There is a marvellous illustration of this arms-race problem in the work of two psychology professors, Deborah Gruenfeld and Robert Wyer, Jr. They gave people statements that were said to be newspaper headlines, and asked them to rate their plausibility, on a scale of zero to ten. Since the headlines basically stated the obvious–for example, “black democrats supported jesse jackson for president in 1988”–the scores were all quite high. The readers were then given a series of statements that contradicted the headlines. Not surprisingly, the belief scores went down significantly. Then another group of people was asked to read a series of statements that supported the headlines–statements like “Black Democrats presently support Jesse Jackson for President.” This time, the belief scores still dropped. Telling people that what they think is true actually is true, in other words, has almost the same effect as telling them that what they think is true isn’t true. Gruenfeld and Wyer call this a “boomerang effect,” and it suggests that people are natural skeptics. How we respond to a media proposition has at least as much to do with its pragmatic meaning (why we think the statement is being made) as with its semantic meaning (what is literally being said). And when the pragmatic meaning is unclear–why, for example, would someone tell us over and over that Jesse Jackson has the support of black Democrats–we start to get suspicious. This is the dilemma of spin. When Rahm Emanuel says “bombshell,” we focus not on the actual bombshell but on why he used the word “bombshell.”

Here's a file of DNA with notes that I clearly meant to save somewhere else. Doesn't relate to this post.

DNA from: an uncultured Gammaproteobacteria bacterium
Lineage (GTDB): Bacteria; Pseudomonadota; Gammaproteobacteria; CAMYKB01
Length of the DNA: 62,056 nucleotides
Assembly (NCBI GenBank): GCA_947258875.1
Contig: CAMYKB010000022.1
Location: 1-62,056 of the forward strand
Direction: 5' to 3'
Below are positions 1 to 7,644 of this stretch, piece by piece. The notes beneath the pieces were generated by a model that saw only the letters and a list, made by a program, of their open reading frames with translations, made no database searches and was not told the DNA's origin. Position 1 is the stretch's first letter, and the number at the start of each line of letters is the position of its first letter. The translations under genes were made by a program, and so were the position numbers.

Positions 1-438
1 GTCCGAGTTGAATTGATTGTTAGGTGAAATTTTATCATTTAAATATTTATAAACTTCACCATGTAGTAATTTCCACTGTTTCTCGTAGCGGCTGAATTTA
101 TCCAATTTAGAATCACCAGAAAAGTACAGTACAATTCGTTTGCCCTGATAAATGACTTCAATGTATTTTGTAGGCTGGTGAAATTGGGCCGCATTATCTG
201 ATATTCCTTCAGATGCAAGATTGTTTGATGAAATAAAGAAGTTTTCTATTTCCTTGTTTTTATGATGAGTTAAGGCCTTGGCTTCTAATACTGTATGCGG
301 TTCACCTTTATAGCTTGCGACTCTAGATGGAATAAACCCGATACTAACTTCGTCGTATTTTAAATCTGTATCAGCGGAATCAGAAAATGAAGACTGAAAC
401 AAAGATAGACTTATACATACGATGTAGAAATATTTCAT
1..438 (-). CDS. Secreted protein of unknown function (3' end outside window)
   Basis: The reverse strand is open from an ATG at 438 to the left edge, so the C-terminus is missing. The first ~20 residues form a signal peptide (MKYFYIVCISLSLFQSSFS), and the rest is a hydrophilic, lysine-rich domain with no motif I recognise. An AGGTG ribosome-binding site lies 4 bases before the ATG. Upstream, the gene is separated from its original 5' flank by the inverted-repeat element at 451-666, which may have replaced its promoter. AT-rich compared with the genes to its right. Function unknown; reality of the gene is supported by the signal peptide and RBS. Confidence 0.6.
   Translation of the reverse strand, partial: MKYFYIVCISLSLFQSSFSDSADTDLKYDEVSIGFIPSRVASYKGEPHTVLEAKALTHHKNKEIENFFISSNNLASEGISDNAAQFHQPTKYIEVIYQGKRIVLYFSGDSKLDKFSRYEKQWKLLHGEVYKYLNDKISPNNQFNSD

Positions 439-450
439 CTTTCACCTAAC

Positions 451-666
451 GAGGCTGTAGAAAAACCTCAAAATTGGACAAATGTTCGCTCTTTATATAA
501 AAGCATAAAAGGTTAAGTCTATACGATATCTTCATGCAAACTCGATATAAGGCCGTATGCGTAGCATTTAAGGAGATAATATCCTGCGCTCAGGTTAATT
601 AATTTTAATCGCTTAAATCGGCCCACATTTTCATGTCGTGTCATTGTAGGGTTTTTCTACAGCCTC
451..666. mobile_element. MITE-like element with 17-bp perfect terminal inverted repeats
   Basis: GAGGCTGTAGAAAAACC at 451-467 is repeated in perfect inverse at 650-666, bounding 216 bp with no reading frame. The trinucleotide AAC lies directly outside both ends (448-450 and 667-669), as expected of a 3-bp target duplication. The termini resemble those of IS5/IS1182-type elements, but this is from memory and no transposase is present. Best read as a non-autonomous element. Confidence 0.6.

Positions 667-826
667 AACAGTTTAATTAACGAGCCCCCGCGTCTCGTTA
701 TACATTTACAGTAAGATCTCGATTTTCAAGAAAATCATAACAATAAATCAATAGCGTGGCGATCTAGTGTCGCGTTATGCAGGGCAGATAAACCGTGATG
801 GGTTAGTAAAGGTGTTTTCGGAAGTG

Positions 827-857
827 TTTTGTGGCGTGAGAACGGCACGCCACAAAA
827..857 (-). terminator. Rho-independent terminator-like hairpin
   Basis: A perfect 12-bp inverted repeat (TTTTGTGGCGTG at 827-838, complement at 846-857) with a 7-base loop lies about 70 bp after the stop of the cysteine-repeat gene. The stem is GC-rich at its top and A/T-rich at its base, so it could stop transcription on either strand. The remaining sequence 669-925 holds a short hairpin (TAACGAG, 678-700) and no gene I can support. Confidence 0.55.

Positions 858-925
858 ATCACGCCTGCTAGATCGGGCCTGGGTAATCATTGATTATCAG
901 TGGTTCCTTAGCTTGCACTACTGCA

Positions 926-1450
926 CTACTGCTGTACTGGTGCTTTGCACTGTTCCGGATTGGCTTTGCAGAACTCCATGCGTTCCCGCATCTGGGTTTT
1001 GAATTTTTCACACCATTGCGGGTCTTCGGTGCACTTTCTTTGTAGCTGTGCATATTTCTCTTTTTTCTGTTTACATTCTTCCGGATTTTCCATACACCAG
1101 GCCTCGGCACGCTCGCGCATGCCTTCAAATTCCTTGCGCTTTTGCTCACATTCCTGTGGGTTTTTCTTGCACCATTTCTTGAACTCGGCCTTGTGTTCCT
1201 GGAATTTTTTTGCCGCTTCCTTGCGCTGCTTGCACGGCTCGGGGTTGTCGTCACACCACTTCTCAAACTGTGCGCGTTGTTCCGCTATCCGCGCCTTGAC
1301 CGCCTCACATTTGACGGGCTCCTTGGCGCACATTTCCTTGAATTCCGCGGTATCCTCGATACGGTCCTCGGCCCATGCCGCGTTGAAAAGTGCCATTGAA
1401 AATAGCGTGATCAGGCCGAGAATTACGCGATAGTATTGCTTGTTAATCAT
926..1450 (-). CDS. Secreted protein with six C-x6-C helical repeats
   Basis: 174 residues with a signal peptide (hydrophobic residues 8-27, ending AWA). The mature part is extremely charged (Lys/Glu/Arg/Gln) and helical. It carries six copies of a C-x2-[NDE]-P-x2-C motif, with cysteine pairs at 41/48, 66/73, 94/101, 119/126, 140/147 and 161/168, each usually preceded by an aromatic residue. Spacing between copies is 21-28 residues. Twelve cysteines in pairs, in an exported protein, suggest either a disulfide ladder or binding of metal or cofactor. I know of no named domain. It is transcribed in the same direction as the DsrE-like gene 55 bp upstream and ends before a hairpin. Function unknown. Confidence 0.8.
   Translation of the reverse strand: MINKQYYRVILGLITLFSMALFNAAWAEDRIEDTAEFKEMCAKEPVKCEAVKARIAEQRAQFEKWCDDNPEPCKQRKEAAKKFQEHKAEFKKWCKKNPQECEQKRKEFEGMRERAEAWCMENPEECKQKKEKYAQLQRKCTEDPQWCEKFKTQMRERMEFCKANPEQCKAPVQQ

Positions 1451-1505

Similarly, once Australia becomes a republic, has marriage equality and abolishes Christian prayers at the beginning of parliamentary sessions, there will be no going back. No-one will wake up afterwards and say, "Let's ask Britain if we can borrow their monarch," or "Let's restrict marriage," or "Let's have prayers." The reason is that the previous position was exposed as untenable and seen that way by an increasing number of people until it became the majority position. That is the time conservatives take it on, as they have taken on the Australian national anthem while reactionaries would prefer God Save the Queen .
Declining real wages and increasingly insecure job tenure have also no doubt played a big role in many young couples’ conclusions that they should either remain childless or delay marrying and starting families. In a paper presented at the Social Trends Institute conference, demographers Wolfgang Lutz, Stuart Basten, and Erich Striessnig noted that over the last generation in the developed world, especially in Europe, entry into professional life after education has become more difficult. “In many European countries,” they observed, “where young employees in the past enjoyed positions which were more or less permanent, today many have to jump from one short-term contract to the next. Under such conditions it becomes less attractive to establish a family and, subsequently, to avoid dedicating all of one’s time and energy to pursuing a professional career.” 16